Dynamic, broad-based, and sustainable economic growth can never hinge on the whim of a dictator. It can only arise in the stable and certain conditions created under a constitutional government. Taiwan is a clear example of this truth, and Taiwan is an inspiration to the rest of the Indo-Pacific. ~ U.S. Deputy Assistant Secretary of State Alex Wong
Last week, in writing about finding ground in opposing viewpoints, I remarked it didn’t take me long, when prompted, to come up with a list of positive things the Trump administration has accomplished. (I supported Hillary Clinton in the last election.)
My comment must have sparked curiosity because I received more than a few emails from folks on both sides of the aisle asking me to share the list. Starting with today’s discussion about the Taiwan Travel Act, over the next few blogs, I will do exactly that.
After the Taiwan Travel Act passed with bipartisan and unanimous consent in the U.S. House and Senate and was signed into law (Public Law Number 115-135) on March 16, 2018 by President Trump, the Chinese government had the following to say:
Why the negative reaction?
Because, as noted in its summary section, the stated purpose of the Taiwan Travel Act is to “encourage visits between U.S. and Taiwanese officials at all levels” and that it should be U.S. policy to:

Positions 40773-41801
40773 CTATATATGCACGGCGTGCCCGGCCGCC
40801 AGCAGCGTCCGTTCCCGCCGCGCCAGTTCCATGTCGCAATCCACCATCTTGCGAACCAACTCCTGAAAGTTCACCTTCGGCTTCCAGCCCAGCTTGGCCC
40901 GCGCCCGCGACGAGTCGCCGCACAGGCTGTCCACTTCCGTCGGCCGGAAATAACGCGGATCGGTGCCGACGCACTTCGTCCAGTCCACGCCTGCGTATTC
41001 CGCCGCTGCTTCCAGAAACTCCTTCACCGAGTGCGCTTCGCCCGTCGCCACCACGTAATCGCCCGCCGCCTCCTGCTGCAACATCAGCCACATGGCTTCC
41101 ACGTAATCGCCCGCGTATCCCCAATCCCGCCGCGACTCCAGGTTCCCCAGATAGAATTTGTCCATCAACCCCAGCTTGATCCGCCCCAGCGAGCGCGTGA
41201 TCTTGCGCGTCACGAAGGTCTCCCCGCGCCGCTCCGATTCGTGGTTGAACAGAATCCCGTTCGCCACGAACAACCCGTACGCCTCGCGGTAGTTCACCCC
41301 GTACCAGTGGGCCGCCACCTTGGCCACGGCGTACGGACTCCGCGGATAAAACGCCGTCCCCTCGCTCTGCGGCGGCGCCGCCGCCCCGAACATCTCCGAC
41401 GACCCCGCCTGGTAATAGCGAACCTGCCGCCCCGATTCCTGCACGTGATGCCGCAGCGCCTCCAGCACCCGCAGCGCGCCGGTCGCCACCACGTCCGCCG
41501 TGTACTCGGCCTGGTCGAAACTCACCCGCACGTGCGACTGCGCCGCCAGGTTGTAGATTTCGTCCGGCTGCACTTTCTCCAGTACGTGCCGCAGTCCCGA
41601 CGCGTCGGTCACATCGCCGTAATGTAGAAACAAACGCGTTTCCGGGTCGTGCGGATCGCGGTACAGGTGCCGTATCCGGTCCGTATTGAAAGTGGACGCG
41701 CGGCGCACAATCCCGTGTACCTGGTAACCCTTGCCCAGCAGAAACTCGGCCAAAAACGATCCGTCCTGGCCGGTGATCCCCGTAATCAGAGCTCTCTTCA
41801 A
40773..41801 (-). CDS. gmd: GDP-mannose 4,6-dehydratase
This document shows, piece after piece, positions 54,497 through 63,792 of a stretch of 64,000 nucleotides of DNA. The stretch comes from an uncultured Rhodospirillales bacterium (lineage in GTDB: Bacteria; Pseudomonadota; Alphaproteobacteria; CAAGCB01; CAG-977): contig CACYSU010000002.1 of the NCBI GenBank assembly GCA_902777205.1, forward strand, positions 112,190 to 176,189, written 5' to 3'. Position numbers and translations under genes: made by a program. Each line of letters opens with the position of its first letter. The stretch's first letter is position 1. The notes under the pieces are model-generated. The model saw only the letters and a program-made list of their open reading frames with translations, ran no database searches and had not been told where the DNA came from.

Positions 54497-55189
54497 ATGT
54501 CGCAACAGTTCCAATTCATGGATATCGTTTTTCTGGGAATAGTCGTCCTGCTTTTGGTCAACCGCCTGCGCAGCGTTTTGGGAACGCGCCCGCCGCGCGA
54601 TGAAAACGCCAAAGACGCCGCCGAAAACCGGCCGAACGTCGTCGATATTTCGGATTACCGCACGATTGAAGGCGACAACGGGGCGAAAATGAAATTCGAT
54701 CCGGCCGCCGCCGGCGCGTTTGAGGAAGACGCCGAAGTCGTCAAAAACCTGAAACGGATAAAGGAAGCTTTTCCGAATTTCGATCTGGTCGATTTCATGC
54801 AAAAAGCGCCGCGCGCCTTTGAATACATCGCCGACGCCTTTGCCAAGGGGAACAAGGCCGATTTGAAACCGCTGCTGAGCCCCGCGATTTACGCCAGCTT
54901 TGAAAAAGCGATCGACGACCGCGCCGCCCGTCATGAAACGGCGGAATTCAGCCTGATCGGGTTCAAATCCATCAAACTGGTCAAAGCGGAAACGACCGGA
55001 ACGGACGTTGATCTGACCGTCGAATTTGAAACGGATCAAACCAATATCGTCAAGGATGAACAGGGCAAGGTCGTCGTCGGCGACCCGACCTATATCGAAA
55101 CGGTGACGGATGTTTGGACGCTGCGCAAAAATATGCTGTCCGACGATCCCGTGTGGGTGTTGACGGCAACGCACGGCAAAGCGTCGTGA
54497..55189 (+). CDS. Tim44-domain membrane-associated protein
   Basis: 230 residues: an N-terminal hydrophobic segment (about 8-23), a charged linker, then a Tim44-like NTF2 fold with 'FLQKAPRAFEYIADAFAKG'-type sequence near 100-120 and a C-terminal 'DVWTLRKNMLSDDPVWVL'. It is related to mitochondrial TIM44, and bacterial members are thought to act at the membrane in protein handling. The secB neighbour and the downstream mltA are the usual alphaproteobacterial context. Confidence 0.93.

- Allow U.S. officials at all levels to travel to Taiwan to meet their Taiwanese counterparts.
- Permit high-level Taiwanese officials to enter the United States under respectful conditions and to meet with U.S. officials, including officials from the Department of State and Defense.
- Encourage the Taipei Economic and Cultural Representative Office and any other instrumentality established by Taiwan to conduct business in the United States. (Public Law Number 115-135)
Although the legislation is nonbinding*, given Taiwan’s flourishing economy and democracy** this policy is long overdue. That’s because, as noted by former diplomat and editor of Taiwan Communique Gerrit van der Wees in The Diplomat, it recognizes that:
U.S. policy toward Taiwan is seriously outdated, as it still reflects the fundamentals and the mindset of the 1970s, when there were two regimes claiming to represent all of China.
I’ve spent a lot of time in Taiwan and it is a special place worthy of not only our national interest but also our embrace. Because the Taiwan Travel Act does just that without breaking our diplomatic acknowledgement of the so called One China policy*** it’s definitely on my list of positives courtesy of the Trump administration.
On that note, now is a good time to leave you with a song from the Taiwanese band Manic Sheep. The song, “No More Anger,” is off their album 布鲁克林 and if I can find it on Spotify I’ll be sure to put it on our Manufacturing Peace of Mind™ Spotify playlist.
*As noted by the Foreign Policy Research Institute because the law deftly uses the word “should” instead of “must,” the President is given a great deal of leeway to negotiate its implications.
**To learn how China is sabotaging Taiwan’s democracy, see this piece from the Economist.
***The One China policy is China’s position that there is only one Chinese government. Meaning, if a country wants formal diplomatic ties with China it must break diplomatic ties with Taiwan. This should not be confused with China’s One China principle which states that one way or another China is going to “reunify” with what it considers to be a breakaway province.
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